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Should We Risk a Free Market in Education?


Dear Deborah,

Over the time that we have been blogging, we have found many issues on which we disagree—mostly having to do with externally set curriculum, standards, and tests—and many on which we agree—mostly having to do with autocratic school leadership and efforts to force a business model on the schools.

Since I am writing you on a day when the world economic system is in disarray, I would like to focus on the relevance of the business model for the nation’s public schools.

For the past 15 years or more, we have heard a steady drumbeat from the business community and their allies that the schools need a strong dose of businesslike methods. They need choice, competition, accountability. They need to be more like Kentucky Fried Chicken and Burger King, they need to fight for consumers, they need to be shuttered if they can’t get customers. In short, let’s turn the schools over to the free market. And, of course, we must measure relentlessly, shaming and humiliating those teachers whose students are not constantly getting ever higher test scores. Test scores, I suppose, are the equivalent of a sales target or profit margins.

And of course schools should be deregulated, so that the competition can be as fierce as possible.

As the free market lies in shambles around us, bringing down with it many people’s life savings, I wonder if its advocates in the education arena will stop and reconsider whether they are importing free-market chaos and free-market punishments into the lives of children? And who will stop them before it is too late?



Diane, indeed it is compelling to bring this up. What are these innovators thinking?

Things are going so well in education, its impossible to imagine why anyone would muck with the status quo. If it ain't broke, don't fix it, my Dad has told me a thousand times.

Teachers, of course, are paid so well they're nearly embarrassed. It is good that the economic model they use treats them so generously. Its good the collective, stepped, no merit model assures that students have the best we can find. Indeed, schools are stealing good people from other fields at such a rate that there is now a huge glut of teacher candidates-way too many for the limited number of jobs we have to offer.

Graduates of the public schools, are of course, extraordinarily satisfied with the experiences they had. Maybe not perfect, but most grads recognize that the schools and the teachers in them are organized in probably the most effective manner possible. Only as yet undelivered technical advances could allow schooling to be more advanced than it is now.

In fact, the education sector serves as a role model to so many other sectors. Medical workers and engineers and designers and so many other professions these days are looking at the success of the mandatory collective bargaining in so many states and saying, "that's what we need to improve our profession!"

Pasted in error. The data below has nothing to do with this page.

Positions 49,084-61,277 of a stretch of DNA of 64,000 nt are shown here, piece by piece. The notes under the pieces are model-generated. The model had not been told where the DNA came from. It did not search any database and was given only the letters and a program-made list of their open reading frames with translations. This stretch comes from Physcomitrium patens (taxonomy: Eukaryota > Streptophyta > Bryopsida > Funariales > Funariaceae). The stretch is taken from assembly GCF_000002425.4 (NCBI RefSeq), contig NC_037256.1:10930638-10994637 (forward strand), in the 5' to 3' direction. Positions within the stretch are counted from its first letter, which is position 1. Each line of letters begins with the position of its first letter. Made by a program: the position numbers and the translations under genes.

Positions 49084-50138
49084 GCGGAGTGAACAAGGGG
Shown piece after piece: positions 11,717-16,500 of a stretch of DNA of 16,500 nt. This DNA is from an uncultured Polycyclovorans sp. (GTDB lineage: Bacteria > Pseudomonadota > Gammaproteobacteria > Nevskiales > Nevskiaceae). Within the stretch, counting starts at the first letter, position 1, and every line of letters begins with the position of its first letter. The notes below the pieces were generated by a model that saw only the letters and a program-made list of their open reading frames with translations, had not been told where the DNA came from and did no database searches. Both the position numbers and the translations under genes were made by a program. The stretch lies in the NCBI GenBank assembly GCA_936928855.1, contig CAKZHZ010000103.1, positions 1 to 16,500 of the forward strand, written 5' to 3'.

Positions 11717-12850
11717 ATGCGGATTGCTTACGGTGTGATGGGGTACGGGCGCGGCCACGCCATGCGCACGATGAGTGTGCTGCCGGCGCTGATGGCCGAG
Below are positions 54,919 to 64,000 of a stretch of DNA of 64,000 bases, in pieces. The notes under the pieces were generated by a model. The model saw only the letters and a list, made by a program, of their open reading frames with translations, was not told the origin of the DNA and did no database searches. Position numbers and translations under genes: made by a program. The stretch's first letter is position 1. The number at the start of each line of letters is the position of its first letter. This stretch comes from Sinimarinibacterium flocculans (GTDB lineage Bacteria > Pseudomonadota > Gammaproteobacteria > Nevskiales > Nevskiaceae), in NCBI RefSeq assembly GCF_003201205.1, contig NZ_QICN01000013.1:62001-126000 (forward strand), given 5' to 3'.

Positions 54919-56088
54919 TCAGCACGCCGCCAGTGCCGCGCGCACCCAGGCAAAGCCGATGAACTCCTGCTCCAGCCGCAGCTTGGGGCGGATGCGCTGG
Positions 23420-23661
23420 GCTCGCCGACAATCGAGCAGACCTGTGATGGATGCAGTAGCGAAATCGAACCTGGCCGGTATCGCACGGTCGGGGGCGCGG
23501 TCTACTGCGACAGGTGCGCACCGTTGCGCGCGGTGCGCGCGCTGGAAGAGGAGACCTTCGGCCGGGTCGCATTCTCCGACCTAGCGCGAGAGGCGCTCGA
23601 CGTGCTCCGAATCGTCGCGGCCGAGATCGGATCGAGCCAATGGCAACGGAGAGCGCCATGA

Shaming of teachers is rampant; teachers respond to it in a number of different ways. They may fall into despair. They may try to fight it. They may quit. They may try to ignore it as much as possible. They may believe it is deserved and endure it. They may play the game but complain behind closed doors.

None of these responses is ideal. (I think of Jane and Helen in Jane Eyre; I remember admiring Helen but being unable to emulate her.) Shaming puts you a teacher in a quandary with herself or himself. It is difficult to live with yourself when you are caught between so many things, none of which seems complete.

The opposite of shaming is not blanket praise, but respect. Most teachers know their strengths and weaknesses and are willing to admit to them. Schools do not always see straight; their priorities can get skewed under pressure. Wouldn't it be great for schools to have some perspective: to see beyond current fads and mania, whatever they might be? What would that take?

Wouldn't it be great to see education as something greater than ourselves or the noise around us? Then we could see past the blaming. Then we could have better schools.

Diana Senechal

Diana, good evening.

It happens that I come from just such a profession that had to endure shame. When I started out of school it was not teachers abused nightly on the Tonight Show, it was aerospace workers. You perhaps can remember the nonstop jokes about $500 hammers and million dollar toilets? More to the point were the systemic failures to deliver anything anywhere near on time or budget, spiced up by the odd crash or complete mission failure (Iran hostage rescue, Mars, Hubble mirror,...)

We in the engineering side never accepted the burden of shame personally, yet we did work to correct the systemic issues. Chief among these was to increase the opportunities for a company, and its workers, to lose the job. Still couldn't do that at any and every point, of course, but Congress and the government contracting authorities worked to put more responsibility into the hands of private integration contractors, (and less in the hands of tenured government bureaucrats), to demand more competition at points where it made sense, and to structure in rewards and penalties for surpassing or falling short of success.